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New teleconference program helps give nurses more time to care for patients in person

Aug. 11, 2023, 9:58 AM

VUMC’s new virtual nurse program allows Katy Byers, RN, to talk with patient Jimmy Sawyers remotely. (photo by Susan Urmy)
VUMC’s new virtual nurse program allows Katy Byers, RN, to talk with patient Jimmy Sawyers remotely. (photo by Susan Urmy)

by Matt Batcheldor

Vanderbilt University Medical Center has started its first virtual nurse program, in which a team of dedicated nurses complete certain tasks such as documentation remotely via a teleconference in the patient’s room, giving nurses at the bedside more time to care for patients in person. The goal of the program is to improve patient-and-staff satisfaction.

The program, which went live at Vanderbilt University Hospital on July 17, is being piloted first on the 36-bed Ventricular Assist Device and Transplant Unit on the seventh floor of Medical Center East, a stepdown unit that includes heart patients.

Up to three virtual nurses at a time are working on the unit 24 hours a day, initially focusing on admitting and discharge documentation duties, said Wendy Kiepek, RN, MSHI, executive director of HealthIT Operational Services, who is managing the project. They are also virtually rounding — that is, checking on patients and completing chart reviews.

“The energy from the virtual nurses is palpable,” Kiepek said. “It’s exciting to see their level of enthusiasm.”

Patients are asked for permission before they participate in the program. When the virtual nurse is ready to visit the patient, the nurse will virtually “knock,” asking if it’s OK to appear on camera. Only then will the high-resolution camera mounted on the ceiling turn on; otherwise, it is pointed up and cannot see the patient.

Katy Byers, RN, left, and Logan Carper, RN, are among VUMC’s first virtual nurses. (photo by Susan Urmy)
Katy Byers, RN, left, and Logan Carper, RN, are among VUMC’s first virtual nurses. (photo by Susan Urmy)

The virtual nurse appears on the patient room’s television/entertainment system, and the patient appears on the nurse’s monitor, part of an integrated technology system from vendor care.ai. Right now, the virtual nurses are physically located in a conference room on the seventh floor, along with other nursing informatics and technology representatives who are monitoring the new program in real time.

“The use of technology to support frontline nurses and staff is critical in today’s health care environment,” said Cindy Phipps, MSN, RN-BC, Vanderbilt Nursing Informatics Services’ lead on the virtual nurse project. “It demonstrates VUMC’s commitment, not only to our patients, but also to staff through the ongoing investment of time and resources in projects such as virtual nursing.”

Jim Sawyers, a heart patient from Goodlettsville, Tennessee, who was recently hospitalized on the unit, said he was happy to participate in the program.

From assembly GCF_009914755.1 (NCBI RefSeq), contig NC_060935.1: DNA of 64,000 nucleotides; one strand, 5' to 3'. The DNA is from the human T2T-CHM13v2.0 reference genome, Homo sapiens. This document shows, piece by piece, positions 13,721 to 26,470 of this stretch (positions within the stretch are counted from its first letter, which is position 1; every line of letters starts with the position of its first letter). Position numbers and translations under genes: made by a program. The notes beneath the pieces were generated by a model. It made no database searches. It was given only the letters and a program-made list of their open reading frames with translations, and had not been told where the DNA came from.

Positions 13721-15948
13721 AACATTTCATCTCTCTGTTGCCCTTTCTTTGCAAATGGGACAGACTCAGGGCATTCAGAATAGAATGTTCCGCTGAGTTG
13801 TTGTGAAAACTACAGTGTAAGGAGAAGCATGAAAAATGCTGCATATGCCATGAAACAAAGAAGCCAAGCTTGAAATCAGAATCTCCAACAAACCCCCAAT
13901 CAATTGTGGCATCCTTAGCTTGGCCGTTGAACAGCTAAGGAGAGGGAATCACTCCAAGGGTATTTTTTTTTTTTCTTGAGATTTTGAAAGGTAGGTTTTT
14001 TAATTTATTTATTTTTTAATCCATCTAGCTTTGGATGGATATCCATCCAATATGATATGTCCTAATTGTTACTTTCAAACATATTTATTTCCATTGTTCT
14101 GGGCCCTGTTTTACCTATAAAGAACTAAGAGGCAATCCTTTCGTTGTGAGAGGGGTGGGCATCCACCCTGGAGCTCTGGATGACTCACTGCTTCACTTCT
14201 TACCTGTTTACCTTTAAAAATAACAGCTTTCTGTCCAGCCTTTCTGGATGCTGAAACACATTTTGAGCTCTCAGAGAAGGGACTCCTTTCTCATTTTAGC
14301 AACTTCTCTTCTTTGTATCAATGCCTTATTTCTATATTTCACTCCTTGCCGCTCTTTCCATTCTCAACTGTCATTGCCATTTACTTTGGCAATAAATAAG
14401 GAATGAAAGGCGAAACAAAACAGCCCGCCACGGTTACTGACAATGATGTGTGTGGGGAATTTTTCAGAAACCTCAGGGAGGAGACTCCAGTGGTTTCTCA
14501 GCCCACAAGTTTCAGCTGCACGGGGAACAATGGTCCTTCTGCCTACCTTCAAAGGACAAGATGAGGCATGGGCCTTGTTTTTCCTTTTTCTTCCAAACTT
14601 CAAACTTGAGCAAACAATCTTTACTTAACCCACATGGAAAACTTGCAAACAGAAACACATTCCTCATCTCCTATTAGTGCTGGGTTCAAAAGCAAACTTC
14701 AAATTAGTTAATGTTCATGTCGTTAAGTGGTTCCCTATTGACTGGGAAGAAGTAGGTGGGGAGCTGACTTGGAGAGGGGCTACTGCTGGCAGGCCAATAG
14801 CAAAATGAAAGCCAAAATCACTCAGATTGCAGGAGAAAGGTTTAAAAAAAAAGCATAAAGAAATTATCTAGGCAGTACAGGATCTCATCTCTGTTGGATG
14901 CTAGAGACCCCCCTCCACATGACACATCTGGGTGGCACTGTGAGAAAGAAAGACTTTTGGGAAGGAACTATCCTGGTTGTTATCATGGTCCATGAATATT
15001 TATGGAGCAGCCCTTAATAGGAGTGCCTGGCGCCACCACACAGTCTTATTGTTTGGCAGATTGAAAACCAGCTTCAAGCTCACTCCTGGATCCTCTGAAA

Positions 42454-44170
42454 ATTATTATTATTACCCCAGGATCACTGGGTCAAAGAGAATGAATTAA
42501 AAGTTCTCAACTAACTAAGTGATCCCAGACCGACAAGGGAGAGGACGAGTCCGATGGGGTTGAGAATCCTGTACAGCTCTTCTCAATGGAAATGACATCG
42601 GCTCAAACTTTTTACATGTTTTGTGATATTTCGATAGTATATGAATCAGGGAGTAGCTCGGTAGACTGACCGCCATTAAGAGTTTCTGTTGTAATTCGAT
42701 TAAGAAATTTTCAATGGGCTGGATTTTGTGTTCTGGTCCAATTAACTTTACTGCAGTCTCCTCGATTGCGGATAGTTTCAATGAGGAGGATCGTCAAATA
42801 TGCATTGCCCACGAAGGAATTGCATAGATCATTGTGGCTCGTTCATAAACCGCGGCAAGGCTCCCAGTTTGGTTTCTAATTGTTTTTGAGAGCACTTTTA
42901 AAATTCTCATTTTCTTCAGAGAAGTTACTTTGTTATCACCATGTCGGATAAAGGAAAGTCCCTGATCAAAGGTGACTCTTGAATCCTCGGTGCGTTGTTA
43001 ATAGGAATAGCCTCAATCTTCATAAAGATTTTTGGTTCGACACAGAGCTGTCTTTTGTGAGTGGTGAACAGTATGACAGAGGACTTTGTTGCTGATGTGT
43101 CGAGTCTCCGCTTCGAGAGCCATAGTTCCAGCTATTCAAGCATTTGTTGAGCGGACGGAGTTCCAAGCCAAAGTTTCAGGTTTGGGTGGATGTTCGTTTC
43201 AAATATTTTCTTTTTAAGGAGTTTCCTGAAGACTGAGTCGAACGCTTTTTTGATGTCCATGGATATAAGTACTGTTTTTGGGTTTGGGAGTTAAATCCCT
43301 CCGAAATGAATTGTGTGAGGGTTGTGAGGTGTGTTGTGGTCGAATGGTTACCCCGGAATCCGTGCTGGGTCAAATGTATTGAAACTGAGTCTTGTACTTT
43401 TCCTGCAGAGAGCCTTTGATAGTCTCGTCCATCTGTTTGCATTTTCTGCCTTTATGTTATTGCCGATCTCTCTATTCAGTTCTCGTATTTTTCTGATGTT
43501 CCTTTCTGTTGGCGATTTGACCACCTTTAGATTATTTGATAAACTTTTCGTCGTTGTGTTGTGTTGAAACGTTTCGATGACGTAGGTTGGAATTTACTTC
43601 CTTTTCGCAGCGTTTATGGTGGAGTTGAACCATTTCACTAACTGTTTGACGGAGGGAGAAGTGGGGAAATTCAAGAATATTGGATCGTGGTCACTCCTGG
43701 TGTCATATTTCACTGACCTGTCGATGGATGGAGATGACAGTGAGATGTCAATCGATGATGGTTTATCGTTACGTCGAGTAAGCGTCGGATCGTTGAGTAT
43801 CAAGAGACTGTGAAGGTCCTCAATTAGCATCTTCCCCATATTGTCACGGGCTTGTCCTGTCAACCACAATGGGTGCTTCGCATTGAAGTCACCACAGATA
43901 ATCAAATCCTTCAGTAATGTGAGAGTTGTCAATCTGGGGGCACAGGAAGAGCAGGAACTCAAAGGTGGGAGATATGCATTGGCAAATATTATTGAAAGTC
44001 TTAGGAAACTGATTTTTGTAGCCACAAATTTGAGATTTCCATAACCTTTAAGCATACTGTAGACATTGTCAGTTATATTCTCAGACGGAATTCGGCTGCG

“I think the virtual nursing will speed up service,” he said. “I think that Vanderbilt has raised its hand to say … we have the initiative to make things great. And I think this is one of the things that will. Kudos to them.”

Sawyers has become at ease with the virtual format. He has enjoyed his conversations with his virtual nurse, Katy Byers, RN, which extended beyond his own health to “Mexico and  prime rib.”

Meanwhile, Byers and the virtual nurse team have a constant line of communication with the unit’s nurses physically at the bedside. “The team on the floor has been tremendously helpful and gracious with us letting them know about a patient’s need, and they have responded very quickly,” she said. “I think it’s helping save call light fatigue from the bedside.”

The virtual nurse program is one way Vanderbilt is studying innovative nursing care models to respond to a national nursing shortage, said Jennifer Glenn, MSN, RN, NE-BC, senior associate for Nursing in the Heart/Neuro/Procedural areas, who represents nursing in the virtual nurse project. Vanderbilt nurses began exploring virtual nursing two years ago and have completed site visits to other organizations using the technology, she said.

The 11 nurses who have been trained to work virtually are all experienced nurses on the unit, she noted.

“We’ve had great success so far,” Glenn said. “The patients love it. Nurses see the value because it’s work taken off their plate, and it helps them better manage their patient assignments.”

As a part of the virtual nurse pilot project, Glenn said VUMC is closely monitoring a trove of data, including patient satisfaction, nurse workload and quality data. That will guide the potential future rollout of the program to other areas.

“Once again, Vanderbilt nurses are creating a new, innovative care model that engages a multidisciplinary team, with the shared goal of improving patient and family care and nurse satisfaction,” said Executive Chief Nursing Officer Marilyn Dubree, MSN, RN, NE-BC. “Congratulations to the entire team that is making the next generation of nursing care possible.”

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